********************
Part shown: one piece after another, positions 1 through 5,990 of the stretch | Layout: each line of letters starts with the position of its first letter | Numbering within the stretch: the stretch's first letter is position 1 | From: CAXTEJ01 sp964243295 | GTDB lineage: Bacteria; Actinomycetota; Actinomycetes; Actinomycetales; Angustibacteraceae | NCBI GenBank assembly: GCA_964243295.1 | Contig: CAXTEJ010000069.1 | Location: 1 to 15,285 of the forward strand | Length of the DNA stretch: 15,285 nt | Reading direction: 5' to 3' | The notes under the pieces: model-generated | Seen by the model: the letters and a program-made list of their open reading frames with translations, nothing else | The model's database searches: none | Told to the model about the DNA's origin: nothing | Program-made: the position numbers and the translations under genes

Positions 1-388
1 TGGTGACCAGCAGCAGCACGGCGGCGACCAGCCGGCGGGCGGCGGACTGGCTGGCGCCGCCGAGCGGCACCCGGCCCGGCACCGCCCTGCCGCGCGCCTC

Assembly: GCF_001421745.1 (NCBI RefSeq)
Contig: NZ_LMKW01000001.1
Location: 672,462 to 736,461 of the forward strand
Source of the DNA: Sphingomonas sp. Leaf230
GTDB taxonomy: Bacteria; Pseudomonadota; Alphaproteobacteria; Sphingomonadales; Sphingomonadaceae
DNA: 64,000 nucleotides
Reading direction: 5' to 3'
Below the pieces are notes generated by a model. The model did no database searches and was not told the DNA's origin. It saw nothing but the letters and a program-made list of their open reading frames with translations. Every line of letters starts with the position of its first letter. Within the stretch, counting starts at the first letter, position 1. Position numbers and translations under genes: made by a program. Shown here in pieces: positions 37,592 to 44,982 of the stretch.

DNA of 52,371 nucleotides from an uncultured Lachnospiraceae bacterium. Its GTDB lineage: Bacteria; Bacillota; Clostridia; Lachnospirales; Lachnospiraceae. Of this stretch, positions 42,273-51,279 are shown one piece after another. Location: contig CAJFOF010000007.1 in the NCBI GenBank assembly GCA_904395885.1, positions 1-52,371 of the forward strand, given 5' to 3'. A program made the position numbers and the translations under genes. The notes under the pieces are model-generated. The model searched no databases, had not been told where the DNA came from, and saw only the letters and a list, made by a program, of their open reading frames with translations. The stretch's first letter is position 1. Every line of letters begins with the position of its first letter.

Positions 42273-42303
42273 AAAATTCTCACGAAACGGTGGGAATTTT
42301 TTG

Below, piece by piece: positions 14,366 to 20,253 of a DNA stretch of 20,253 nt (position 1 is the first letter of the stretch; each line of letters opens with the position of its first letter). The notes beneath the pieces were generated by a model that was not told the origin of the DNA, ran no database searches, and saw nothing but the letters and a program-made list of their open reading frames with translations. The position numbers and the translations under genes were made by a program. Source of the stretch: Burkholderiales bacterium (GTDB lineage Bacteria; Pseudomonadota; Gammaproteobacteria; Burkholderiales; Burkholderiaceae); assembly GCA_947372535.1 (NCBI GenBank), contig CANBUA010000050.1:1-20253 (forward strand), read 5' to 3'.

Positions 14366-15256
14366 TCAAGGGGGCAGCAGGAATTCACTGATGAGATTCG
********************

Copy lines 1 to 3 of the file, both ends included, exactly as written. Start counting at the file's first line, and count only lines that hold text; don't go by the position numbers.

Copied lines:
Part shown: one piece after another, positions 1 through 5,990 of the stretch | Layout: each line of letters starts with the position of its first letter | Numbering within the stretch: the stretch's first letter is position 1 | From: CAXTEJ01 sp964243295 | GTDB lineage: Bacteria; Actinomycetota; Actinomycetes; Actinomycetales; Angustibacteraceae | NCBI GenBank assembly: GCA_964243295.1 | Contig: CAXTEJ010000069.1 | Location: 1 to 15,285 of the forward strand | Length of the DNA stretch: 15,285 nt | Reading direction: 5' to 3' | The notes under the pieces: model-generated | Seen by the model: the letters and a program-made list of their open reading frames with translations, nothing else | The model's database searches: none | Told to the model about the DNA's origin: nothing | Program-made: the position numbers and the translations under genes

Positions 1-388
1 TGGTGACCAGCAGCAGCACGGCGGCGACCAGCCGGCGGGCGGCGGACTGGCTGGCGCCGCCGAGCGGCACCCGGCCCGGCACCGCCCTGCCGCGCGCCTC